If you look through the mosaic installation at PMG, you’ll find figurines of people and animals created from wood, ceramic, and metal. These objects are folk art, and illustrate the stories, values, and heritage of particular cultures or communities. Although folk art is often traditional, it is always changing, and evolves as quickly as the culture it belongs to.
Isaiah Zagar first discovered his love of folk art in 1963, when he and his new wife Julia joined the Peace Corps in Peru. They traveled to different villages in the Andes and helped folk artists find venues in which to sell their artwork. Zagar was inspired by the colors, the forms, and often the humor, that he saw in Peruvian folk art.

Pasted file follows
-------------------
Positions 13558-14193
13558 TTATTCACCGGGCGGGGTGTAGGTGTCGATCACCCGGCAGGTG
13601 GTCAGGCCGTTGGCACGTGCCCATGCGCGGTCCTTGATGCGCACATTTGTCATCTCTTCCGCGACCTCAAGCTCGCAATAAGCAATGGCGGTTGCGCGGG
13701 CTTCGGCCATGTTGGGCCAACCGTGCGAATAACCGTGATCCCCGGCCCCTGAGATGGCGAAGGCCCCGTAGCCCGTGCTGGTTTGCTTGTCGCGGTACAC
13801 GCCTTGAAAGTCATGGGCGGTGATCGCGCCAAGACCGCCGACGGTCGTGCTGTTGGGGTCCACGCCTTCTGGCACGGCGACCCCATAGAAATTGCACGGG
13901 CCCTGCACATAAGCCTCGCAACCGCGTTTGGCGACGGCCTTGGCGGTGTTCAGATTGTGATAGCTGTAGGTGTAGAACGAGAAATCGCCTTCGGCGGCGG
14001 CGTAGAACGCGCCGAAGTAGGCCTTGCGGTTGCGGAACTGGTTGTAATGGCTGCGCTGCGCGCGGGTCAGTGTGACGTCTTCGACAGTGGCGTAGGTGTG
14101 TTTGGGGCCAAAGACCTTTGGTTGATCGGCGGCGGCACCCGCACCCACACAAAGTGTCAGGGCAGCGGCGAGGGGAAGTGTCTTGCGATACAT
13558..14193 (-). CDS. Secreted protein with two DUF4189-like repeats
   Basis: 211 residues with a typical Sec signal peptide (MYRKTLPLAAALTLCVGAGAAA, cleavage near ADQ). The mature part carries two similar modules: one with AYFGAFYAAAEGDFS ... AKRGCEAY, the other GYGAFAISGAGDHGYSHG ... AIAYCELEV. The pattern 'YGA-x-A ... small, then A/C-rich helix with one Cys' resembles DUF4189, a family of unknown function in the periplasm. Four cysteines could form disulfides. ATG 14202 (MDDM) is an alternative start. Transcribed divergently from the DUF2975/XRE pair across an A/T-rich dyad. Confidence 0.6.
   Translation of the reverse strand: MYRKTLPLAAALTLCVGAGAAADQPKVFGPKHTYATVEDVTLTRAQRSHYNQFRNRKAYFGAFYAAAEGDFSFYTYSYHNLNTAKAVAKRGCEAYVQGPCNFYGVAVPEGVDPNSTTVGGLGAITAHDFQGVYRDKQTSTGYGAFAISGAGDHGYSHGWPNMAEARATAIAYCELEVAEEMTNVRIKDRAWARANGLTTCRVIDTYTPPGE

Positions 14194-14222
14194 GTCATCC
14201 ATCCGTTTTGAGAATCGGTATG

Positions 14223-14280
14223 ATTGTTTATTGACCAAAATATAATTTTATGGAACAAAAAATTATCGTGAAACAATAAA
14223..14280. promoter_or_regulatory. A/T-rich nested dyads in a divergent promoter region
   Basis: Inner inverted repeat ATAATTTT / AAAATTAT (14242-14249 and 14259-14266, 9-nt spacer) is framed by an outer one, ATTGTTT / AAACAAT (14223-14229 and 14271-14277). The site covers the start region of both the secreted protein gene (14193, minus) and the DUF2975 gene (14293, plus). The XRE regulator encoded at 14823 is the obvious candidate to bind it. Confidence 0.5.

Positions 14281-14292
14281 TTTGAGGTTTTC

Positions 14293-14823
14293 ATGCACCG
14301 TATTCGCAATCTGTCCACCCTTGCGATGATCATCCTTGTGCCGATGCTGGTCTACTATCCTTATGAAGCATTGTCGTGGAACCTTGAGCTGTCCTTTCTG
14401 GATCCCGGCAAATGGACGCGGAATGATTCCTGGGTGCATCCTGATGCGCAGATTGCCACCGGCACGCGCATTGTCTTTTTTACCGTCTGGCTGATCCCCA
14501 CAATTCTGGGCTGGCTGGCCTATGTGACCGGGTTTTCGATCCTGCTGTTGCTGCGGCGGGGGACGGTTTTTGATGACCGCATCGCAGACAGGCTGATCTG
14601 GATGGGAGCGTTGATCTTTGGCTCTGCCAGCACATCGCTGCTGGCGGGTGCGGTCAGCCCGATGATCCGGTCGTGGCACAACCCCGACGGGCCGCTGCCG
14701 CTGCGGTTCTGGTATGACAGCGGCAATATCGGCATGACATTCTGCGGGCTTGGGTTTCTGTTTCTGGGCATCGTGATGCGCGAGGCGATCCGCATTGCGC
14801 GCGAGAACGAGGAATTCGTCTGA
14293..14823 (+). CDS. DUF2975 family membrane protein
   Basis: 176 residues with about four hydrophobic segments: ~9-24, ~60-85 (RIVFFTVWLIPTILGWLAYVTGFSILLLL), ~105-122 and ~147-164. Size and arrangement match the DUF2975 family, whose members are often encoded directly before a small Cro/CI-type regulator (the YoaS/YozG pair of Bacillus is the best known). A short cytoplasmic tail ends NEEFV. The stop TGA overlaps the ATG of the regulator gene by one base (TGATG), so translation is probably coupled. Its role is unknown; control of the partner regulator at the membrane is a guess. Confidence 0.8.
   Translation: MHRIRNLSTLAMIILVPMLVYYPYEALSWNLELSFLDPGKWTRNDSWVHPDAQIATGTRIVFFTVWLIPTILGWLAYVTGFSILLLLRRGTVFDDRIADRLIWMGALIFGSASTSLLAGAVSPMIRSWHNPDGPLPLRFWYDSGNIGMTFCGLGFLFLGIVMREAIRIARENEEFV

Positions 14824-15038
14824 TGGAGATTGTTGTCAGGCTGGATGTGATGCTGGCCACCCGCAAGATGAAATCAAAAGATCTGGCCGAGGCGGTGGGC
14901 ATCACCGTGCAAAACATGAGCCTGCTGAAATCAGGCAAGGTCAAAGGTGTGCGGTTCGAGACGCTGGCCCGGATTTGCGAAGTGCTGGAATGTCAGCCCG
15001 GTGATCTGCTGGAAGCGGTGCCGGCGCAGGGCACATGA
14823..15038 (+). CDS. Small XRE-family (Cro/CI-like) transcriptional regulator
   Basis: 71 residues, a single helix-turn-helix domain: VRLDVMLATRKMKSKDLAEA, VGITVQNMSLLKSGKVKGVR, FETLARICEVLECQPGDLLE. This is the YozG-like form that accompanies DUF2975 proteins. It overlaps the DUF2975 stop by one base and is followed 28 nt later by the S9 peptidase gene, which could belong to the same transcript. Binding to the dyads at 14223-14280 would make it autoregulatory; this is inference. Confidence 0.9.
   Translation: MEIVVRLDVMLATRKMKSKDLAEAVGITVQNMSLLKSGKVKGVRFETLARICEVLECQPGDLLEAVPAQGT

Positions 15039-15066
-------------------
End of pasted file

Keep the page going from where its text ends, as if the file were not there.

Since his years in Peru, Zagar has traveled to numerous countries to meet and collaborate with different folk artists. He will often commission a piece by drawing something which the folk artist then recreates in his or her own medium. Today, there are numerous pieces of folk art throughout the garden – including Mexican, Peruvian, and Balinese.